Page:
Painted images and photography (Part I)

In La carte et le territoire (Prix Goncourt 2010), Michel Houellebec portrays a fictive artist Jed Martin who made a painting of him – he staged himself as one of the main characters of the novel. In the book, Houellebec says that out of all the numerous photographs taken of himself, only one portraits will remain over the years and decades and it will be the one painted by Jed Martin. That same portrait which eventually – fictively – will cost him his life. But I’ll stop here in case you still want to read that book. So again the same question comes up, what is it that makes people nowadays engage with painting as a medium when there are so many exciting other media out there such as photography or video? I read recently interesting articles that clarified my thoughts on the articulation between painting and photography and video making. Again, I must repeat it is not about ranking one medium above another but to question the choice of contemporary artists for such medium in comparison to others.

 Upon the invention of photography, few gave much about painting being able to capture with so much precision and accuracy the subject-matter. Photography was seen as having a causal effect from the reality to the image and benefitted from “indexical quality”.

Painting was thus seen as threatened by photography which “withdrew from it the task of representation” and which thereby fully allowed the development of abstract painting  (this is however of course contested in art history – things are never so simple – if you consider for example the Impressionists who already made a substantial move away from pure representation). Malevitch, Rothko, Mondrian, to quote only but a few of the grand abstractionists, have shown that painting could have quite some other function than being a form of representation. “No, as Yves-Alain Blois jokes in his well-known essay Painting as Model, there is no solar eclipse in Malevitch’s Black Square or New York subway map in Mondrian’s Broadway Boogie Woogie…” (Barry Schwabsky).

Mondrian (1942) Broadway Boogie Woogie

But to come back to the relationship of painting with photography, after a generation showing a limited realm of chosen images, such as Gerhard Richter accurately reproducing the seamlessness of the photographic image, painters started to capitalised over the insufficiency of photography.

Gerhard Richter (1988) Betty, Oil on canvas, 101.9 x 59.4 cm

With the overabundance of photography and moving images in this world, photography and video have quickly shown their limits and lost their value. “Not being remembered at all: this has, in the end, been the fate the subjects of most photographs argues Geoffrey Batchen, photography historian, for whom ‘straight’ photograph has always been an insufficient vehicle for memory.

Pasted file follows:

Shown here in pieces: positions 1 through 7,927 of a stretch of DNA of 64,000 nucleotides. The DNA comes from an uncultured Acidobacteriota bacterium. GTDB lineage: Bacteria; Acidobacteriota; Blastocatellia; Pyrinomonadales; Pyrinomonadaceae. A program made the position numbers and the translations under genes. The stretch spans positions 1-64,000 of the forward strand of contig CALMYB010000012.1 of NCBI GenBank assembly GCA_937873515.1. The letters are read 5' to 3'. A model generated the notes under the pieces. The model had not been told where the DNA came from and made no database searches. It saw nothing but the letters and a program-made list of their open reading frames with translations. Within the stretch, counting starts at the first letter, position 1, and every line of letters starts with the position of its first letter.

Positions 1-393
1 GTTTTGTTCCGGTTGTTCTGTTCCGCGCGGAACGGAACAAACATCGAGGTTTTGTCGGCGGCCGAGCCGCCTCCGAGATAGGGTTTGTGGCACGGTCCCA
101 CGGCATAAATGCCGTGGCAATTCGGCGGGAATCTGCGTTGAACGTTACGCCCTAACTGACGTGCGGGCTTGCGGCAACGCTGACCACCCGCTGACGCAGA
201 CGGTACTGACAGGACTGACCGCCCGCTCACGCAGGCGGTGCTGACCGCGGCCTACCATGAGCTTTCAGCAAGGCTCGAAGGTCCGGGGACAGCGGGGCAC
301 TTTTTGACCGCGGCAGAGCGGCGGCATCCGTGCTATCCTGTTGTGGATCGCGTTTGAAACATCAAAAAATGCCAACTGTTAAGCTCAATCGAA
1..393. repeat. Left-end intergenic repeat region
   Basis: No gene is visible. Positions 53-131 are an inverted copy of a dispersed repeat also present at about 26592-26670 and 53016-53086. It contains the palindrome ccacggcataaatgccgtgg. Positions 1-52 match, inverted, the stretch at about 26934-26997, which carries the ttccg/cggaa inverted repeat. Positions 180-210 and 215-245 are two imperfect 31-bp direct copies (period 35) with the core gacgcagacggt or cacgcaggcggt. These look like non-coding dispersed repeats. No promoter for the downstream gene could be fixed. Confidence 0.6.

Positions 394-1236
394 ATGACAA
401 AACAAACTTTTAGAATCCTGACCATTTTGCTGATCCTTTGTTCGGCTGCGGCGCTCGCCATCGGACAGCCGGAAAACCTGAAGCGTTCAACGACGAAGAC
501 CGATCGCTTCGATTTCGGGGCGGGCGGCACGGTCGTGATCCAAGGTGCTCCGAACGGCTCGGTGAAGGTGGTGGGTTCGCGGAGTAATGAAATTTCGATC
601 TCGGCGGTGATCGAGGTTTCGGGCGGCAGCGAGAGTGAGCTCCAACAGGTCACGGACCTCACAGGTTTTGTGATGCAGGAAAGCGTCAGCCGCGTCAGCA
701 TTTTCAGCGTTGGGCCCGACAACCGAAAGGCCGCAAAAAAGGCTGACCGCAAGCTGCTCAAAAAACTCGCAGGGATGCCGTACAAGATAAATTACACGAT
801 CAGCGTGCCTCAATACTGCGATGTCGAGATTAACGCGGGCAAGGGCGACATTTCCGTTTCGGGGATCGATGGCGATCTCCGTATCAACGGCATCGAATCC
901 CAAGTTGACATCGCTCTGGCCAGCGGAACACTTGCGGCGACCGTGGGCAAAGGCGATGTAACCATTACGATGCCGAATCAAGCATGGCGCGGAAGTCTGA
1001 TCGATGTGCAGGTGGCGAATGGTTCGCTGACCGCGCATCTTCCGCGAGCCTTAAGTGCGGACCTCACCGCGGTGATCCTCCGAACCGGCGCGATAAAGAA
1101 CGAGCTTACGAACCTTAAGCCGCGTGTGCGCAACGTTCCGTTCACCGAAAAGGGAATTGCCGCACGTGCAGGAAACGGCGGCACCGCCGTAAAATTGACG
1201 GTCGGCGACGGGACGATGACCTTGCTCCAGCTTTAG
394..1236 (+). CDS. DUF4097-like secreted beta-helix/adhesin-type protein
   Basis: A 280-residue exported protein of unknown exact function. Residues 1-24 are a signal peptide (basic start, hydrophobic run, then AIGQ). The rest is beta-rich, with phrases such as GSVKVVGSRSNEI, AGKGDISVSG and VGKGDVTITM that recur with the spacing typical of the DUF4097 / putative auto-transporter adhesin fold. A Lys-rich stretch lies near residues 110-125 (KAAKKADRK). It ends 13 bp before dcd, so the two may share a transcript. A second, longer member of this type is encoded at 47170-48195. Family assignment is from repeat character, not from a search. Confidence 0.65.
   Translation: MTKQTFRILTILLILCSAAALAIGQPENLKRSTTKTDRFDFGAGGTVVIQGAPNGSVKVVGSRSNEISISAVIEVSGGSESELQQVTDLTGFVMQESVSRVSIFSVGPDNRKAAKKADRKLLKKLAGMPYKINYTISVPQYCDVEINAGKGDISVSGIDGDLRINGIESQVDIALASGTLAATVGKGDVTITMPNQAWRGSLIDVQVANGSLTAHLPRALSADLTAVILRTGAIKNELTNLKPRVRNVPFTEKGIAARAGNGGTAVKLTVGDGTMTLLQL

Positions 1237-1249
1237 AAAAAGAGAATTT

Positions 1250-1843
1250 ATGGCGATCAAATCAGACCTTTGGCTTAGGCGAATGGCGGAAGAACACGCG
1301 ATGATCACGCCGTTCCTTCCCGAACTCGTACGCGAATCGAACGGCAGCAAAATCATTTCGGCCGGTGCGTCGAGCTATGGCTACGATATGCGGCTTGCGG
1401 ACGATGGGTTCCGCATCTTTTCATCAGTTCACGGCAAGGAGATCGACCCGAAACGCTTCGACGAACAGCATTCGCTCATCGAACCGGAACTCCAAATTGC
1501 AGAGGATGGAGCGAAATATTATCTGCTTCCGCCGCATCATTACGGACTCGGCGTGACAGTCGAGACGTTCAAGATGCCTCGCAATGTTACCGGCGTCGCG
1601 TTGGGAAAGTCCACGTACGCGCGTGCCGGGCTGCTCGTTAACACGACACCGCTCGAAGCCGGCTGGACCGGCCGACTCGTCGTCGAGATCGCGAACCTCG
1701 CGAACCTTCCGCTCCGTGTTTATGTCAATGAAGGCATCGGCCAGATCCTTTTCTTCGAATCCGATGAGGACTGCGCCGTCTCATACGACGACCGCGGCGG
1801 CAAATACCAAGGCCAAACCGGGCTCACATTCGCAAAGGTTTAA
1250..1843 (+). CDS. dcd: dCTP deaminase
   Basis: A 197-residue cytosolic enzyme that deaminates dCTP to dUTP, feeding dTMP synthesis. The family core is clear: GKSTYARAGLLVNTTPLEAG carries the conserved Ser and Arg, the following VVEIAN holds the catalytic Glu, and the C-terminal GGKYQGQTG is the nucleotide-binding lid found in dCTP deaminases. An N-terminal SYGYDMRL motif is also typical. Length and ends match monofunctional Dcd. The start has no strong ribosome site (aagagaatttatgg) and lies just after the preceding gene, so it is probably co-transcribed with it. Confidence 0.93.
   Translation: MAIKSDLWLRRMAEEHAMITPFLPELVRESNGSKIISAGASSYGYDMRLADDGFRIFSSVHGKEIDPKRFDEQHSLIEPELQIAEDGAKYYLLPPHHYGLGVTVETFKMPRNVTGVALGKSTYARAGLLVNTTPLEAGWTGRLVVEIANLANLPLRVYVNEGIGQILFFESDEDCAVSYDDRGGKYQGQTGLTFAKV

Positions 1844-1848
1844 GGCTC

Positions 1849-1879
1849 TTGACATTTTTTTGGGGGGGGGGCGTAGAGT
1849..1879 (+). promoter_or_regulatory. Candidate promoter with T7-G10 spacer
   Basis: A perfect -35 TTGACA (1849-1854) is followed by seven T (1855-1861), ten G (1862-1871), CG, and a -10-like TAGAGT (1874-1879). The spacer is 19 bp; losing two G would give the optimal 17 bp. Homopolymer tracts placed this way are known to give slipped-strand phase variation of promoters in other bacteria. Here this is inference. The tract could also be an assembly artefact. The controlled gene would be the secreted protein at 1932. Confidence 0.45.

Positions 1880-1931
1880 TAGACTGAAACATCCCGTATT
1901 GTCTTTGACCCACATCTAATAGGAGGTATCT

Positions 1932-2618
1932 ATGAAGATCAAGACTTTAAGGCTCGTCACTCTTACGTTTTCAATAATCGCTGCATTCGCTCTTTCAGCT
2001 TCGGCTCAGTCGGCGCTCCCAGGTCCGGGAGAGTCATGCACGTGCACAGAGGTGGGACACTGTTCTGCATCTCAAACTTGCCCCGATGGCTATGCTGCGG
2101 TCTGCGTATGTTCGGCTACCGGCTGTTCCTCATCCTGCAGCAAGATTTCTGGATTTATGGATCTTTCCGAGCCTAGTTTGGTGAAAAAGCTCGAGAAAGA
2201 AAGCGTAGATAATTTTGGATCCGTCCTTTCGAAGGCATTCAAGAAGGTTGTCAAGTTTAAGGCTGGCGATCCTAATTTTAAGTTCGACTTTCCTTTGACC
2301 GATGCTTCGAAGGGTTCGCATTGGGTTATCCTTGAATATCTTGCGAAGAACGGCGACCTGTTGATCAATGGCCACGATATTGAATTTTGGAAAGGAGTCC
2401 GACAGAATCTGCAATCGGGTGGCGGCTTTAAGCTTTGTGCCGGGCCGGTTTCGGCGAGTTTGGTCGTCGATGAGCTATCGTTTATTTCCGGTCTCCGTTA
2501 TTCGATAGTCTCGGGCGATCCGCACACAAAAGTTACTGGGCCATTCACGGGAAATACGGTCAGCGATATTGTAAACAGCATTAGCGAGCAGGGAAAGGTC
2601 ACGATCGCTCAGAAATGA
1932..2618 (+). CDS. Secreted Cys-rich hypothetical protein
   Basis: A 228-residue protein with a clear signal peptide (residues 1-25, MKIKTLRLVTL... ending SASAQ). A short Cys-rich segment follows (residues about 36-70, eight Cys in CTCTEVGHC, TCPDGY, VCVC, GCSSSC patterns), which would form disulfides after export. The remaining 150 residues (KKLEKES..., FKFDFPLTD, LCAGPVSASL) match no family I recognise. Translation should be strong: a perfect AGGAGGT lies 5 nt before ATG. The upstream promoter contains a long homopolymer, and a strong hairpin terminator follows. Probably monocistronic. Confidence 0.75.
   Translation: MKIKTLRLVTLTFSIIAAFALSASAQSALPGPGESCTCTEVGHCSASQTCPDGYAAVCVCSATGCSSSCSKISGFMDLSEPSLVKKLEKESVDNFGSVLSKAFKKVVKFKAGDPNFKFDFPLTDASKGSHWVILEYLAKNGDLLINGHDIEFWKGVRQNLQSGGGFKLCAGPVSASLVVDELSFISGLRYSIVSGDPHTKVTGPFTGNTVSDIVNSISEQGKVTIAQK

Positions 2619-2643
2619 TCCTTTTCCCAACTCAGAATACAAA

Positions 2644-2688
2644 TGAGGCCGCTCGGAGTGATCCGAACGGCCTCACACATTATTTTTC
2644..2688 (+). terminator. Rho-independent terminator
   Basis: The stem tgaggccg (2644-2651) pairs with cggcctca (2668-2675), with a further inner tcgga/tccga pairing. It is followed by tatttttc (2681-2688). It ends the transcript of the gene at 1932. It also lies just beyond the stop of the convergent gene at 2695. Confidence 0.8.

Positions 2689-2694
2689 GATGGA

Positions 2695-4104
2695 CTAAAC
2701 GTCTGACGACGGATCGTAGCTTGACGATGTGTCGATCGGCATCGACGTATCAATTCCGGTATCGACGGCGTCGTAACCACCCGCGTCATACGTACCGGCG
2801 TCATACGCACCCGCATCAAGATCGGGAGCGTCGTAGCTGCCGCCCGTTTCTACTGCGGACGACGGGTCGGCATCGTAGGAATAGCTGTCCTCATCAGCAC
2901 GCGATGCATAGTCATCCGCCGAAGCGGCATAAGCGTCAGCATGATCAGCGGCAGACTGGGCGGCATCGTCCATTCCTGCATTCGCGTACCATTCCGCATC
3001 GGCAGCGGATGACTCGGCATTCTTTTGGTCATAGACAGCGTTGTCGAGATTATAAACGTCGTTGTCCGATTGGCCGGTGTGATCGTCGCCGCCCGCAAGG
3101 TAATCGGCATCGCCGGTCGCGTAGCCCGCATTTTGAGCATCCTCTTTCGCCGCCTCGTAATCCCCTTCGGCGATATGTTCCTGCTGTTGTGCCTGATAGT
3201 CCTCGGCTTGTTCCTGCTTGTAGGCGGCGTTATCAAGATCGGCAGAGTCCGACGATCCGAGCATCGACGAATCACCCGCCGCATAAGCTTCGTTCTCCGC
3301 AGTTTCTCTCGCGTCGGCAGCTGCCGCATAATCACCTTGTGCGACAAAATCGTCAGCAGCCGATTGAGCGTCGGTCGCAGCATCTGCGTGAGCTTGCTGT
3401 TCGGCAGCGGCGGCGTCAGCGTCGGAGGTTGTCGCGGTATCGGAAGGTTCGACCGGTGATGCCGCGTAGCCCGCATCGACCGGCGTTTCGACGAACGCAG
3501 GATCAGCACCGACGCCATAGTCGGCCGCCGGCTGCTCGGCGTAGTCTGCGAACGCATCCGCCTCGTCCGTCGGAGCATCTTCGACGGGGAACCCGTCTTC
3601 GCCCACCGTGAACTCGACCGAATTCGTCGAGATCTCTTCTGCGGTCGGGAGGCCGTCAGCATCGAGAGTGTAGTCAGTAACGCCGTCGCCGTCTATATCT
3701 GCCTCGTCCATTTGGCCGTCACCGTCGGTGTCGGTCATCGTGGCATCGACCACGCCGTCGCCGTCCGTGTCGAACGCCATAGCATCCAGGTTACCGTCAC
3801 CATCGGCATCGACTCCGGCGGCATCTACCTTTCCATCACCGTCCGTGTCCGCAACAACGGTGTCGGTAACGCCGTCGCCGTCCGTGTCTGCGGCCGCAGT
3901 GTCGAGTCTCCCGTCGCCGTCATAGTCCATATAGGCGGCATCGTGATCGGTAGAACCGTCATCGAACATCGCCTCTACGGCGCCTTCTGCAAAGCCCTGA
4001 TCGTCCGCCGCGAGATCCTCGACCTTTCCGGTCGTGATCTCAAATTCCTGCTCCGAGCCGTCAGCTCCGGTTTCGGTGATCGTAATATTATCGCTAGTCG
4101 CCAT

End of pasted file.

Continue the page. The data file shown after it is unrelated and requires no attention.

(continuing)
Contemporary painters use paintings’ almost unlimited abilities to add “material sensuality, tactility and atmospheric possibilities” (Alison M. Gingeras). If in the old times, painters were trained to reconstruct pictorially what they saw with their eyes, whereas contemporary painters “work a reality that is already image” (Barry Schwabsky).

Jan de Lauré (2011) James

The imprecision of the painting brush actually corresponds to inaccuracy of the brain’s mnemonic functions. If a photograph is rather very faithful to what one sees, painting plays a better role in triggering free play of association and reminiscences through its subjectivity and its lack of  “pictorial authority and truth-telling capacity (which pertains to) photography”.

Greet van Autgaerden (2009), Kamp 5, Oil on Canvas, 180 x 200 cm (Ponyhof Gallery)

In a world over-saturated with “camera-made images, hyperrealistic forms such as photography and film have become banal and ineffective. Painting has regained a privileged status”, argues Alison M. Gingeras. “The medium’s tactility, uniqueness, mythology and inherent ambiguities has allowed painting to become an open-ended vehicle for both artist and viewer to evoke personal recollections, to embody collective experience and reflect upon its own history in the age of mechanical reproduction.”

Go to  Jan de Lauré on Ponyhof Gallery

Go to Greet van Autgaerden on Ponyhof Gallery

“An art that eats its own head – Painting in the Age of the Image” by Barry Schwabsky


“The Mnemonic Function of the Painted Image” by Alison M. Gingeras

“Painting as Model” by Yves-Alain Blois


One response to “Painted images and photography (Part I)

  1. Pingback: Image is everything: introducing Aurélien Dupuis | A Ponyhof blog on contemporary painting

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